It’s not your mama’s activism: at noon EST, December 17, 2007, hundreds of young people from all over the U.S. and as far away as Norway, Australia, and Peru simultaneously uploaded onto YouTube over four hundred homemade videos promoting their favorite nonprofits. Thousands more young people were poised to actively comment on and rate the videos throughout the day. Together, within twenty-four hours, they’d done it — the “most discussed” page of YouTube had been dominated by humanitarian and environmental concerns. Each video bore the same thumbnail: “Project for Awesome.”
They made videos about clean drinking water, old-growth forests, protecting animals and wetlands, ethically disposing of electronic waste, and reducing junk mail. They made videos about libraries, ending world hunger, blood and organ donation, women’s rights, and helping the people of Darfur. They referred viewers to more than three hundred groups, from the nationally prominent — The Nature Conservancy, EarthJustice, the World Wildlife Fund — to smaller groups in their own backyards, like Adopt-a-Block Poughkeepsie in New York, or Friends of the Rouge River in Dearborn, Michigan. Their broadly stated mission was “to help decrease world suck.”
The Project for Awesome, aka “The Day the Nerds Took Over YouTube,” was another collaborative project of the video-blogging brothers Hank and John Green and their viewers, a group of bright, active teenagers who call themselves the “Nerdfighters.” John, thirty-one, writes books for young adults, including the recently published Paper Towns, and Hank, twenty-eight, runs the environmental technology website EcoGeek.org.
They’ve also raised money for Illinois state representative candidate Daniel Biss, and given microloans to people in the developing world.
When the brothers started their blog nearly two years ago, their main purpose was to exchange video messages. “The viewership was a surprise,” John said. “The activism that resulted from having a viewership was just a natural product of who we are. We spend a lot of time talking about how to decrease world suck because it’s something we think about a lot. We’ve also spent a lot of time talking about Harry Potter.”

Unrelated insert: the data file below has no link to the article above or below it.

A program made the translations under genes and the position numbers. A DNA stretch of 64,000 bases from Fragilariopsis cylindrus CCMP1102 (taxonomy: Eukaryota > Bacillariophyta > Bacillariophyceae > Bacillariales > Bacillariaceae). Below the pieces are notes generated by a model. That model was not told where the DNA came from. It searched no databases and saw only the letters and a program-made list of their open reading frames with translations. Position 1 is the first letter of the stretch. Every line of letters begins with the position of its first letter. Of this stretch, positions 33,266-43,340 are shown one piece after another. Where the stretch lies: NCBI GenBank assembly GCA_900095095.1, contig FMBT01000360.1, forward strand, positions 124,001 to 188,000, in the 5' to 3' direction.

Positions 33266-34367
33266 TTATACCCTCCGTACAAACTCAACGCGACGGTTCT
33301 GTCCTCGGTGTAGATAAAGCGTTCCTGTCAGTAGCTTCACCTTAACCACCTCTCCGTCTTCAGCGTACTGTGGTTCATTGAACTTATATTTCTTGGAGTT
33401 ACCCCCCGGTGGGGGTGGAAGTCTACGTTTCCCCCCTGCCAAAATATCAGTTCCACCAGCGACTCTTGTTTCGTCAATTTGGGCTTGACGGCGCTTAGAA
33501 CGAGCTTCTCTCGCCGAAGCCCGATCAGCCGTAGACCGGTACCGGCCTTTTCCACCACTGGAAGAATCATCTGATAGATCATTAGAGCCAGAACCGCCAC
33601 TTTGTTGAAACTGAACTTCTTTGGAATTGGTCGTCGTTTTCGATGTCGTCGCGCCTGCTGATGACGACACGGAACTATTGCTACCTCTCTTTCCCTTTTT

Some of the Greens’ appeal might be their lighthearted approach to serious issues. In exchange for viewers contributing to the political action committee ActBlue.com, John filmed himself drinking a blenderized Happy Meal. When he made a video explaining the political situation in Pakistan shortly before Benazir Bhutto’s assassination, he did so while eating twenty-four Halloween-themed Peeps. But their appeal goes beyond hilarity, say viewers. “[My friend] Liz and I agree that we’re better people after having become Nerdfighters,” viewer Kristina Horner, twenty, wrote in the text accompanying their project video. “We both care a lot more about the things that are important.”
For those who grew up marching in protest to make a difference, what the Greens and the Nerdfighters do can look suspiciously subtle. “The work being done today is more about making the current system better than about changing it,” Hank said. This is consistent with what others have pointed out about the activist tendencies of the generation coming up: it’s upbeat, team-oriented, and tech-savvy; it makes broad connections among social, economic, and environmental concerns; it focuses on small, practical changes and makes them fun. John describes his and his wife’s attempts to live a greener life, and Hank gets excited about the Chevrolet Volt, but these thoughts get sandwiched between jokes and daily concerns.
“[Young people] are simultaneously the most energetic and the most bored members of our society,” Hank said. “Being able to tap the energetic free time of youth is like having a 100 percent efficient solar collector. If you could do it all the time, you could rule the world.”